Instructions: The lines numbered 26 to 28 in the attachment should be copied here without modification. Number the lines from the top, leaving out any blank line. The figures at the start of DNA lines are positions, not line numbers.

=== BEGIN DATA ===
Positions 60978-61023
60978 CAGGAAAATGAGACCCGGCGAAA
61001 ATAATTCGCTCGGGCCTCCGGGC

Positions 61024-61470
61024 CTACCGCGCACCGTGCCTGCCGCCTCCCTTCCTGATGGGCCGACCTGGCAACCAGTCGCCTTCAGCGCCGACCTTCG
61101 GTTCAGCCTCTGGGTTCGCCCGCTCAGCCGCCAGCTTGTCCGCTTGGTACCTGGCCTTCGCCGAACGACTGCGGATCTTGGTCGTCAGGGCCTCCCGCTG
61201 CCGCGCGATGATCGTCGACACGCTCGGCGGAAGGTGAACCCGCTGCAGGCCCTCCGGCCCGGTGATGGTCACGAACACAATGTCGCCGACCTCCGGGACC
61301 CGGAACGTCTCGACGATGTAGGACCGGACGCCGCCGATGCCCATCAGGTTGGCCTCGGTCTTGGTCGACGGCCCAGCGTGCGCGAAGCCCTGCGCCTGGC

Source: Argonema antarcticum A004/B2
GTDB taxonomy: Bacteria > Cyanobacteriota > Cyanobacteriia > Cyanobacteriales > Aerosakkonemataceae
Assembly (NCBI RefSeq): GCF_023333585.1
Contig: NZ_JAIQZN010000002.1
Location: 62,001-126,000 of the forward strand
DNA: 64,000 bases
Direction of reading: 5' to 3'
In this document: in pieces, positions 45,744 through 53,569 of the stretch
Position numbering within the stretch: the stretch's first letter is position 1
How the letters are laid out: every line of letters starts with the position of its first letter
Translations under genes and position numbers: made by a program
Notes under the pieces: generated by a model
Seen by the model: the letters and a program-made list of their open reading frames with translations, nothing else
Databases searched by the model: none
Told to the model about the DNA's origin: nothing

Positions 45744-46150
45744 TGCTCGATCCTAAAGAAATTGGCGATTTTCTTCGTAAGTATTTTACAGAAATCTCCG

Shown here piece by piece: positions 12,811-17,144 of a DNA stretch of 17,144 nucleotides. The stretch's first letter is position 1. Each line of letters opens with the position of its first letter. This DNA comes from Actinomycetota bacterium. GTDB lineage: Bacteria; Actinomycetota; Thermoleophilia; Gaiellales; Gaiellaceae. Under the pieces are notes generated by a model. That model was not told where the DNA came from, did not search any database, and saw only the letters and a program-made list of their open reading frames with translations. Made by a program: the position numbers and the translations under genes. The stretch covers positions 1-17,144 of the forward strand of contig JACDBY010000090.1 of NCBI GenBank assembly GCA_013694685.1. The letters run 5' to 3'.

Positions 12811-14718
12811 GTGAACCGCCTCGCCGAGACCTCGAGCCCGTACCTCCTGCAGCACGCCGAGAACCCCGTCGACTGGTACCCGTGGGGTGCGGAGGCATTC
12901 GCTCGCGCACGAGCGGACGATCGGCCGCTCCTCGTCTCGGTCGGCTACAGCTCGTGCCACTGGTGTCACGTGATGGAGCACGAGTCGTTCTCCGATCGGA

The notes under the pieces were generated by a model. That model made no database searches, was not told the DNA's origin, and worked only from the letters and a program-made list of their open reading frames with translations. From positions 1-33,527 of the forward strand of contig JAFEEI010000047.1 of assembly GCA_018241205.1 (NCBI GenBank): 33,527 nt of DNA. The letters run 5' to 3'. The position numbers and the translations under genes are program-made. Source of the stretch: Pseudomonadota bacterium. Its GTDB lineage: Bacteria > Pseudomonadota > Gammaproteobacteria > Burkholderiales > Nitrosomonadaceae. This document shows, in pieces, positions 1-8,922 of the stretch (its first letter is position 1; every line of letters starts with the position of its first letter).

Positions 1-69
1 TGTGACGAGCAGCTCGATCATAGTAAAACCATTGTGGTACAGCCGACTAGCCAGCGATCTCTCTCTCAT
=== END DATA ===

Shown here piece by piece: positions 12,811-17,144 of a DNA stretch of 17,144 nucleotides. The stretch's first letter is position 1. Each line of letters opens with the position of its first letter. This DNA comes from Actinomycetota bacterium. GTDB lineage: Bacteria; Actinomycetota; Thermoleophilia; Gaiellales; Gaiellaceae. Under the pieces are notes generated by a model. That model was not told where the DNA came from, did not search any database, and saw only the letters and a program-made list of their open reading frames with translations. Made by a program: the position numbers and the translations under genes. The stretch covers positions 1-17,144 of the forward strand of contig JACDBY010000090.1 of NCBI GenBank assembly GCA_013694685.1. The letters run 5' to 3'.

Positions 12811-14718
12811 GTGAACCGCCTCGCCGAGACCTCGAGCCCGTACCTCCTGCAGCACGCCGAGAACCCCGTCGACTGGTACCCGTGGGGTGCGGAGGCATTC